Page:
Our legislators talk about their right to walk around with firearms without permits. Criminals already do this, so what’s the big deal? We can lock them up, lock them up. (Not the guns; the people.) Lock. Them. Up. Prosecute children with guns as if they are adults, even though their brains haven’t yet reached puberty. That’ll show ‘em.

Don’t we think if having more guns made us safer, we actually would be more safe? Then hire more police. Don’t people know that if more police meant having more safety, Black people would embrace them?

“…even crime has power to reproduce itself and create conditions favorable to its own existence,” Frederick Douglass wrote to Ida B. Wells-Barnett as she tried with the power of her pen to resurrect the humanity of people who had been lynched.[7]

I argue that as we light candles at vigils, release balloons and create Go Fund Me drives for funerals, and pray and pray and pray and pray, the solutions to complex problems stand right in front of our closed eyes and bowed heads.

Why can’t we lift our eyes and see that eliminating the scourge of poverty and hopelessness, chronic deprivation and mass incarceration, and making guns less available and police less racist and menacing will go a long way to bring the all-consuming “numbers” down—if that’s what we want to do?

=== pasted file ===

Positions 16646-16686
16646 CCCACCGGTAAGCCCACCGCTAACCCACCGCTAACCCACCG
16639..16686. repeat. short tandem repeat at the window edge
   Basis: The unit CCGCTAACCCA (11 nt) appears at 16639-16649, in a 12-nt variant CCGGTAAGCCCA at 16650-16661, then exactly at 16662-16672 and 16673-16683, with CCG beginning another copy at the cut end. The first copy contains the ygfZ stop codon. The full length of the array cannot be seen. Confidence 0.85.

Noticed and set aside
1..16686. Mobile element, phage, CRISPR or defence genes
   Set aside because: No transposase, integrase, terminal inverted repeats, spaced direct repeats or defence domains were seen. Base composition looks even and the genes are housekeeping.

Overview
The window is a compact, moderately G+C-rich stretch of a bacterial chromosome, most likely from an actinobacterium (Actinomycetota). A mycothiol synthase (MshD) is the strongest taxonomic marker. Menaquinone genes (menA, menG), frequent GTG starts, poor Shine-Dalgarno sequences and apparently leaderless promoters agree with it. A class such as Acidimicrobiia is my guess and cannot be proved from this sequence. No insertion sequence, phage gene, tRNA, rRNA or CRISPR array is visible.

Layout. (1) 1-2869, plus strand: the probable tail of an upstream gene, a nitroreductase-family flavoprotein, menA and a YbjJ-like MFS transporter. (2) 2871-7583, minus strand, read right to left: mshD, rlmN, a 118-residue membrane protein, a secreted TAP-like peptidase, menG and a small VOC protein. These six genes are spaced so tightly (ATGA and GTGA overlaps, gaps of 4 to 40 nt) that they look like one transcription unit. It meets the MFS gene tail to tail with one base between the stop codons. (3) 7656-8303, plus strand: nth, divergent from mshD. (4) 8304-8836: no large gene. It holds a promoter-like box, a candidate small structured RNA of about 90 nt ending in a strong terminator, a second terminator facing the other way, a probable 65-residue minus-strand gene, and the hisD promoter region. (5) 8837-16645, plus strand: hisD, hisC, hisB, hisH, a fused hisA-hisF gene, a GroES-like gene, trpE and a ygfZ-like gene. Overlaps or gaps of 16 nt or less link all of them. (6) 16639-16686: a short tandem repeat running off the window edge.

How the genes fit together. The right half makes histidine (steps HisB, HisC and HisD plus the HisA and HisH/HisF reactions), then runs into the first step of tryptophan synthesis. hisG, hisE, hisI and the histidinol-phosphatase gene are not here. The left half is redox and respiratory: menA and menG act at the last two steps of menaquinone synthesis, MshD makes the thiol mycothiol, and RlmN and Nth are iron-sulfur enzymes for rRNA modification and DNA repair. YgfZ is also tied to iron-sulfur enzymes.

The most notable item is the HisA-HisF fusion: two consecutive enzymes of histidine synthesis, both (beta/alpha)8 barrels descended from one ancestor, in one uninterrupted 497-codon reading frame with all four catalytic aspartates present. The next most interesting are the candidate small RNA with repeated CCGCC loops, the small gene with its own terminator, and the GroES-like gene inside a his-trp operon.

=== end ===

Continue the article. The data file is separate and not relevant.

“This cannot be the lived experience of families in our city—anywhere in our city,” said the mayor of my city, where it is the lived experience, sir.[8]

Why must we tell our children that they have to desert parts of themselves—climb out of their neighborhoods, away from their families, and sometimes out of their own bodies—to succeed and experience joy?

Would we rather continue to look away, shake our heads, wring our hands, and count and re-count the dead, reciting, There but for the grace of God… pretending that the parade of dead and dying has nothing to do with us?

“….It sometimes seems we are deserted by earth and Heaven—yet we must still think, speak and work, and trust in the power of a merciful God for final deliverance,” Douglass wrote to Wells-Barnett in 1894.[9]

The great orator and abolitionist, himself formerly enslaved, wrote that more than a century ago. Yet, here we are.

Does God really have such mercy, Mr. Douglass? Or do we possess the means of our own deliverance?

Grieve. Yes. Then, commit to struggle mightily against that death in the heart. 


“Ad infinitum” means: again and again, in the same way, forever.

Each hour I wrote the words and sentences in this essay, they became obsolete. Since I began writing, Buffalo happened. Uvalde, Texas happened (22 dead; 17 injured). Highland Park, Illinois happened (8 dead; 29 injured). Just down the way—in my city—Greenwood, Indiana, happened (4 dead; 2 injured), where a “good guy with a gun” killed a killer in a shopping mall.

“See?” shouted NRA devotees.[10]

At a summer camp where I volunteer with young writers, one young boy wrote that Fourth of July fireworks “sound like gunfire.” One of the young people who were in the Fourth of July parade said the gunfire “sounded like fireworks.”

Think on that a moment.

What are we teaching our children? As teachers run active shooter drills in classrooms, and schools are remodeled to be fortresses, have we yet decided what level of violence is adequate for them to get accustomed to?